The second point to make is that for most metrics the best prediction uses a combination of both pieces of information.  While domestic league performance is on-balance the more useful metric, previous international performance is also useful. Some players suit their international team’s style better than their domestic team’s. A sensible international manager will weigh up both pieces of information, as well as information we can’t see such as training performances, or effect on team cohesion, when picking their squad and starting team.

Why do some players perform better in internationals? The case of Harry Maguire

Gareth Southgate leaned on his experience of international football and has picked Maguire, despite his poor domestic form. Three games through the World Cup, Southgate has been rewarded by some impressive Maguire performances. Maguire has been solid defensively and has contributed through attacking set pieces. So why has Maguire continued to perform well internationally, despite poor domestic form?

One factor is his relationships with his team-mates and his manager. There has been a lot of disruption and unrest at Manchester United in the last three years. Maguire is still the club captain but has been dropped from the first team and high-profile [former, now] team-mates have apparently called for him to lose the captaincy.  In comparison, Southgate has always spoken positively about Maguire and recently said “We have complete belief in him.” Maguire has also built a stable partnership with John Stones in central defence. This suggests part of Maguire’s improved international form is related to confidence and happiness.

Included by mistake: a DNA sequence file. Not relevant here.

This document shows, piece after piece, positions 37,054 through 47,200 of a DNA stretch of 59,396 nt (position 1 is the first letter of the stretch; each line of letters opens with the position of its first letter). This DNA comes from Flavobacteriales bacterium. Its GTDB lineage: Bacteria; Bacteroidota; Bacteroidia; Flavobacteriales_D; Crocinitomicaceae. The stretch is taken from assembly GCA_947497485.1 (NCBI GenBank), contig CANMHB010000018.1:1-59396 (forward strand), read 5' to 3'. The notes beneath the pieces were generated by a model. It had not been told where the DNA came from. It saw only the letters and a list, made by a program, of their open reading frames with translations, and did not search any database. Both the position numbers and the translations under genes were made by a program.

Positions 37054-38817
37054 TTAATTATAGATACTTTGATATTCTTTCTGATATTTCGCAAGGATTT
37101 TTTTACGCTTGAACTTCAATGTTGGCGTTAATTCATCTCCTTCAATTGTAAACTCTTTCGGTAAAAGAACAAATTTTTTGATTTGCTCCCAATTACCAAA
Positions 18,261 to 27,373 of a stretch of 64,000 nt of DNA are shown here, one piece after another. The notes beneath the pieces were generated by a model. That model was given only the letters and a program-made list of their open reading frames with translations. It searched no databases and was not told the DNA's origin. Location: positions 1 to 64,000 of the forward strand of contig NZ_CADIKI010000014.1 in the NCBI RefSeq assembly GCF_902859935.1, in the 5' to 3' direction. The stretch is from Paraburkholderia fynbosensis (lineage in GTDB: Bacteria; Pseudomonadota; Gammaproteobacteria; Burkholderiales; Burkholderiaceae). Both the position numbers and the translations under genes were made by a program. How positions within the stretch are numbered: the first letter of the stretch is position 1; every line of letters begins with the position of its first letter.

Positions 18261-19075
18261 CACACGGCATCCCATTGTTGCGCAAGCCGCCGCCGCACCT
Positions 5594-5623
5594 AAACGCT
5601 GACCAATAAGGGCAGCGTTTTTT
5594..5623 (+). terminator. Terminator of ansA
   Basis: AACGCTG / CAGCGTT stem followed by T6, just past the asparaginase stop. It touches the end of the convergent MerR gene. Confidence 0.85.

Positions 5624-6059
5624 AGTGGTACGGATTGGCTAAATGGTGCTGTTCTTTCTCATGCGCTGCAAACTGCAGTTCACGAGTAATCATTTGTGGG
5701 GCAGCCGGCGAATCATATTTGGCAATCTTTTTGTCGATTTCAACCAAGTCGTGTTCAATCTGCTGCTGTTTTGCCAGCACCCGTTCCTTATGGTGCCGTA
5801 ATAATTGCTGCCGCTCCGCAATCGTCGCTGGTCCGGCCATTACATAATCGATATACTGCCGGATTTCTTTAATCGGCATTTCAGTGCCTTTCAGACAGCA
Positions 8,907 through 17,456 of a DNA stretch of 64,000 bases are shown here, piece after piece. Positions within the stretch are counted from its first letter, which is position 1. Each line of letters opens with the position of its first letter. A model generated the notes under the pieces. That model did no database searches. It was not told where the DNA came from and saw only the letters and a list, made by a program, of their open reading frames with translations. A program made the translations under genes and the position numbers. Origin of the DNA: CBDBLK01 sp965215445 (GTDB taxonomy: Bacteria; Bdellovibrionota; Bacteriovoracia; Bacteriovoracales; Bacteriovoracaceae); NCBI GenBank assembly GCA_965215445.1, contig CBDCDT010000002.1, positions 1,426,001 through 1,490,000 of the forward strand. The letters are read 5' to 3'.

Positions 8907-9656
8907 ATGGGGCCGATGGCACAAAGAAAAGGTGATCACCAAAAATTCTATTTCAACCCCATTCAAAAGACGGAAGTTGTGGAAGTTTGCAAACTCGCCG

Tactics also play a role. Southgate has used Maguire in a role he is comfortable in and that plays to his strengths. In contrast both the current and former Manchester United managers have instituted an aggressive pressing system, which does not suit Maguire. 

One of Maguire’s key strengths is his aerial ability. He is in the top 15 percent of centre-backs (in the top 5 domestic leagues) for the number of headers he wins each match. For Manchester United he has 5.2 per 90 aerial duels and wins 72 percent of them. For England, Southgate lets the defence sit slightly deeper than they do under Ten Haag’s Manchester United and uses Maguire as a focal point in set pieces. This means he competes more in the air and wins more of them. He attempts 6.2 per 90 and wins 81 percent of them.

In contrast, Maguire is not particularly good when dribbled at. He is in the bottom 20 percent of centre-backs for the number of tackles he makes each game. When being dribbled at, he successfully tackles the dribbler only 60 percent of the time. In comparison, Lisandro Martinez, his replacement at Manchester United, tackles the dribbler 83 percent of the time. But Southgate’s system provides Maguire more protection from central midfield, so Maguire gets dribbled at less in internationals. He only gets dribbled at 0.84 times per 90 playing for England relative to 0.93 per 90 in his Manchester United career overall and 1.11 times per 90 in last year’s disaster season for him.

Most players play a similar role internationally and domestically and so domestic form is a good guide to how they’ll perform at an international tournament. However, Maguire is one of the exceptions: he plays better internationally than domestically. Southgate deserves credit for this. He has publicly stood by Maguire and put Maguire into a tactical role that suits him. Maguire still has weaknesses that may be exploited later in the tournament, but so far, he has vindicated Southgate’s faith in him.

Header image copyright IMAGO / MB Media Solutions